Battle of the Badges bolsters law enforcement collaboration

  • Published
  • By Michelle Gigante

Two dead bodies in separate death investigations with a storm threatening to erase vital evidence. These were the scenes encountered by crime scene investigators at the debut of the Battle of the Badges competition.

Inspired by the competitive spirit of investigators and drawing parallels from the popular TV show, “Crime Scene Kitchen,” the Air Force Office of Special Investigations Detachment 104 at Eglin crafted the idea of replacing baking with crime scene processing. 

The event provided the opportunity for law enforcement professionals from different agencies to work together, exchange training, share ideas, and build new contacts within their community. 

“We fight like we train, and by training together we learn how to work in a more effective partnership,” said Ryan Patterson, AFOSI criminal indexing and investigation specialist. “With the various jurisdictions that encompass Eglin, it is important we work together as a team.” 

The competition pitted three teams in the heart of a mock crime scene that simulated real-world pressures of an investigation. The mixed-agency teams from the AFOSI, Okaloosa County Sheriff’s Office, Florida Department of Law Enforcement, and Florida Inspector General were to meticulously analyze evidence and untangle the case. The challenge: One hour to process the crime scene due to a simulated impending hurricane. 

“It was new, fun and a great opportunity to collaborate," said Sydney Murphy, AFOSI Det 104 agent. “I think the best part was the camaraderie.”  

The participants needed to demonstrate proper techniques for preserving and packaging different types of evidence. Each team had standardized evidence kits for collecting molds of footprints, samples of blood drops, photos, sketches of the scene, fingerprints, hair fibers, and more.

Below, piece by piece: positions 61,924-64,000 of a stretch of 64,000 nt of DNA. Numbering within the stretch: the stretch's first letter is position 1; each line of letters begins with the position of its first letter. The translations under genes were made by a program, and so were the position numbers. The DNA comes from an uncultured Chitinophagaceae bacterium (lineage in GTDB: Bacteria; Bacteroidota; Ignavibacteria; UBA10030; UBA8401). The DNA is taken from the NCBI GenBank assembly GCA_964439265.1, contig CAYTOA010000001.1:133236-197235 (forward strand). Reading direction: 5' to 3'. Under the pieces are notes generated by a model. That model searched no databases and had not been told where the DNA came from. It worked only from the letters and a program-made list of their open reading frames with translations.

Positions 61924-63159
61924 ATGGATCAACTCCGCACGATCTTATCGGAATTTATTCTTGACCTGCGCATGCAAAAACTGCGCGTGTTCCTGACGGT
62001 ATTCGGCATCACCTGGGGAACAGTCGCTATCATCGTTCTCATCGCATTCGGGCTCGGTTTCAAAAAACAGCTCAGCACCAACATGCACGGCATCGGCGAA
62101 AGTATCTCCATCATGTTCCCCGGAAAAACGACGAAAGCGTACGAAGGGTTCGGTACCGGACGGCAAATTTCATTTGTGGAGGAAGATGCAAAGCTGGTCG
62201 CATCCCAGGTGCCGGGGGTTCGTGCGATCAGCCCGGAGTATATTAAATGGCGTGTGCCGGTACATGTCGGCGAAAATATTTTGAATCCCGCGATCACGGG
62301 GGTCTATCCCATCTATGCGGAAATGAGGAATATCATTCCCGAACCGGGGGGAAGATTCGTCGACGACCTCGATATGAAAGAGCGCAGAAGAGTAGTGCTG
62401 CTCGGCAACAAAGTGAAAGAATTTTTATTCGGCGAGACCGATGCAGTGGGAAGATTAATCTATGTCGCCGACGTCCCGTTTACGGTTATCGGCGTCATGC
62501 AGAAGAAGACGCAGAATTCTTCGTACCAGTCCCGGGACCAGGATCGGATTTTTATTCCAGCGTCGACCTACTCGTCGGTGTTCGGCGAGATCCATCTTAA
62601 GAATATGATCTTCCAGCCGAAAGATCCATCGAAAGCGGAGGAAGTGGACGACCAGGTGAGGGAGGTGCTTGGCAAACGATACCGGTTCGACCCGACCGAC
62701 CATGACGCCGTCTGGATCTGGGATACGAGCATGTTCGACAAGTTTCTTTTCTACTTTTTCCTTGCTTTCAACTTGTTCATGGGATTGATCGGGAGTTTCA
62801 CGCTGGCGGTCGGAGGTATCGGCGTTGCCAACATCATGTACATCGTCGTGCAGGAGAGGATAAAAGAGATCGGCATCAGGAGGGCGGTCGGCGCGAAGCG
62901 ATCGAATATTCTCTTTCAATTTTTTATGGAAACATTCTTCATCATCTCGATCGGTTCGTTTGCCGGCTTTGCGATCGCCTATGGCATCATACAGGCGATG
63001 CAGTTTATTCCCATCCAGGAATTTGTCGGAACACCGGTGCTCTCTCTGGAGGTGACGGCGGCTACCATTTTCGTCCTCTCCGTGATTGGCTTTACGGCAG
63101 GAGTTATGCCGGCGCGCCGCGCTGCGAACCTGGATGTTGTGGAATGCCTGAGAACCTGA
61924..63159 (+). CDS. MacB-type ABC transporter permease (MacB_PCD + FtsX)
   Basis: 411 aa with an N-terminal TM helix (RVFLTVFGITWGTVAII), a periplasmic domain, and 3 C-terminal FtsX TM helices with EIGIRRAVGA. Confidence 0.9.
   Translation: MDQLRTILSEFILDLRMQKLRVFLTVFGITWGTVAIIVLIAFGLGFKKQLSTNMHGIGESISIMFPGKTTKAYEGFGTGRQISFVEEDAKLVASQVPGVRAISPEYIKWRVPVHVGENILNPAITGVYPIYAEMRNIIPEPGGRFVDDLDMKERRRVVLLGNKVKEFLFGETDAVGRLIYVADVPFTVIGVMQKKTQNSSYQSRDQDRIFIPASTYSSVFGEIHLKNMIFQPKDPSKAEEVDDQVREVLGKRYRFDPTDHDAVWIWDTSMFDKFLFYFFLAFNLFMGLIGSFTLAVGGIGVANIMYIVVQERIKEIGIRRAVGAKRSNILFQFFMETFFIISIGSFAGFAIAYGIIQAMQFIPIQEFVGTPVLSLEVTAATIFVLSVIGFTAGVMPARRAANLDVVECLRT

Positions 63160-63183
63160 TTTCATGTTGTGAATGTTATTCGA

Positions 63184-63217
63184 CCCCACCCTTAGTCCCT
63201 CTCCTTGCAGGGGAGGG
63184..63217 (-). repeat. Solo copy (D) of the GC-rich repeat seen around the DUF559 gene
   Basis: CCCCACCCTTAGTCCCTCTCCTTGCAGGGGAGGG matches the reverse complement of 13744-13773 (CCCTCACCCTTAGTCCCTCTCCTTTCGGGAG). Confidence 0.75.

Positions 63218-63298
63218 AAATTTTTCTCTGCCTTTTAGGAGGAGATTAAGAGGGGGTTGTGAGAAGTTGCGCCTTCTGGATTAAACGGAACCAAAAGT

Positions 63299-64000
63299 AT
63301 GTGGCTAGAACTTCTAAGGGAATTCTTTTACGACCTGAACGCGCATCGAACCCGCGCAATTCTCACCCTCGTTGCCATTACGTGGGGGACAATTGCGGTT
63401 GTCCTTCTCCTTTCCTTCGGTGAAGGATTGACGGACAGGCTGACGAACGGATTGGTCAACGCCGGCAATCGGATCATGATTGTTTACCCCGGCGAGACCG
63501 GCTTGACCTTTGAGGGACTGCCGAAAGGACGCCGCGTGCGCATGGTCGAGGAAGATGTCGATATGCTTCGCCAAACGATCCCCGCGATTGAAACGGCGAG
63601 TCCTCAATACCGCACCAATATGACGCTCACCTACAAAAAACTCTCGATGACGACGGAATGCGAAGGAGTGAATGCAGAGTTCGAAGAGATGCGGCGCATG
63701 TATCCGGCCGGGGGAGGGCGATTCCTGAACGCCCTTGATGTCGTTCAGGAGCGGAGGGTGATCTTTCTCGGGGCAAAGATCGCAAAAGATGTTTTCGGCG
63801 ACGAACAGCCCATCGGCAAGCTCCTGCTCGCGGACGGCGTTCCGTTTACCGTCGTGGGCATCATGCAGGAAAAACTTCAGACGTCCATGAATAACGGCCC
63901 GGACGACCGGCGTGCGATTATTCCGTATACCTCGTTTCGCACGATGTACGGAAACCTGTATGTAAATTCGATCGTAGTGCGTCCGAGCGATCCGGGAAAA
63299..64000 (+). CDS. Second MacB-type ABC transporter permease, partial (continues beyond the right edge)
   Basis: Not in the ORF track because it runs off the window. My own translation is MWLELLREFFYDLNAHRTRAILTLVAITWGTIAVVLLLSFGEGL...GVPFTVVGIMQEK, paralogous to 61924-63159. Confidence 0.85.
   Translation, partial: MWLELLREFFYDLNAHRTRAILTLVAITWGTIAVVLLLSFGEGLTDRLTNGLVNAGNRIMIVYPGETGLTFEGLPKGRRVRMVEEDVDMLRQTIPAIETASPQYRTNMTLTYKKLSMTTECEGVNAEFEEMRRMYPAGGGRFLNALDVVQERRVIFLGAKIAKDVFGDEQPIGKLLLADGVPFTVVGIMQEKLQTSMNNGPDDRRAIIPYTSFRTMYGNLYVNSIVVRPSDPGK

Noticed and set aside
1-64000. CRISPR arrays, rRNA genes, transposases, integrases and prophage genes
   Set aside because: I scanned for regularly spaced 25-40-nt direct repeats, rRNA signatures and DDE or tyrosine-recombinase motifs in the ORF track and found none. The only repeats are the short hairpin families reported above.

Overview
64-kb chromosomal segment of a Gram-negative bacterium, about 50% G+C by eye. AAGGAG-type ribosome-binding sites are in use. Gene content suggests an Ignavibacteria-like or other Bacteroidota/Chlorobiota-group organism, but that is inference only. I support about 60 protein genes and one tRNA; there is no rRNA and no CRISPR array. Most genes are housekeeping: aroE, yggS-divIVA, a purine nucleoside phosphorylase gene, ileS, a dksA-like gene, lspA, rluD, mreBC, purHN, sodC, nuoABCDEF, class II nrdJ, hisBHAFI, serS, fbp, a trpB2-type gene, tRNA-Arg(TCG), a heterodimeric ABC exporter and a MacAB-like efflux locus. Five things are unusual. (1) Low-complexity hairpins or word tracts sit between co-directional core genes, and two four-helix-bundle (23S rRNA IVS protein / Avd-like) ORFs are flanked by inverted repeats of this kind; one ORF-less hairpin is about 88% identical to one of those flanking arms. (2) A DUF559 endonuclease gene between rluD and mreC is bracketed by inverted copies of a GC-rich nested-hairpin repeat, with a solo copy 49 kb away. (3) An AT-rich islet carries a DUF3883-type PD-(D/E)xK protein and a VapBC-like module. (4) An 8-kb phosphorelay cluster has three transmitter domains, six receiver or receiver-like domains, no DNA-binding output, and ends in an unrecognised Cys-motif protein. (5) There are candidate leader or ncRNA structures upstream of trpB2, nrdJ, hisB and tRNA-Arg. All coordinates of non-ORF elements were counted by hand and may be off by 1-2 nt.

After the competition concluded, the teams presented their crime scene evidence and finalized analysis. The positive feedback from participants expressed interest in the unique approach and the opportunity to view the scene from different perspectives. 

“Some agencies historically only focus on the collection of evidence,” said Patterson. “The team’s ability to integrate with the investigators to gain new perspective, rendered beneficial for all involved. The information sharing leads to exchange of best practices, innovative techniques, and valuable insights across multiple jurisdictions.” 

With the success of the event, more Battle of the Badges are expected in the coming years with a greater range of law enforcement professionals. Patterson said he hopes the diversity enriches the training experience, encourages creativity, and promotes a more holistic approach to addressing law enforcement challenges. 

“We have to work together to be successful,” said Stephanie Vaughan, AFOSI special agent. “By being able to pull each other’s resources, we are a more effective law enforcement entity to protect the community.”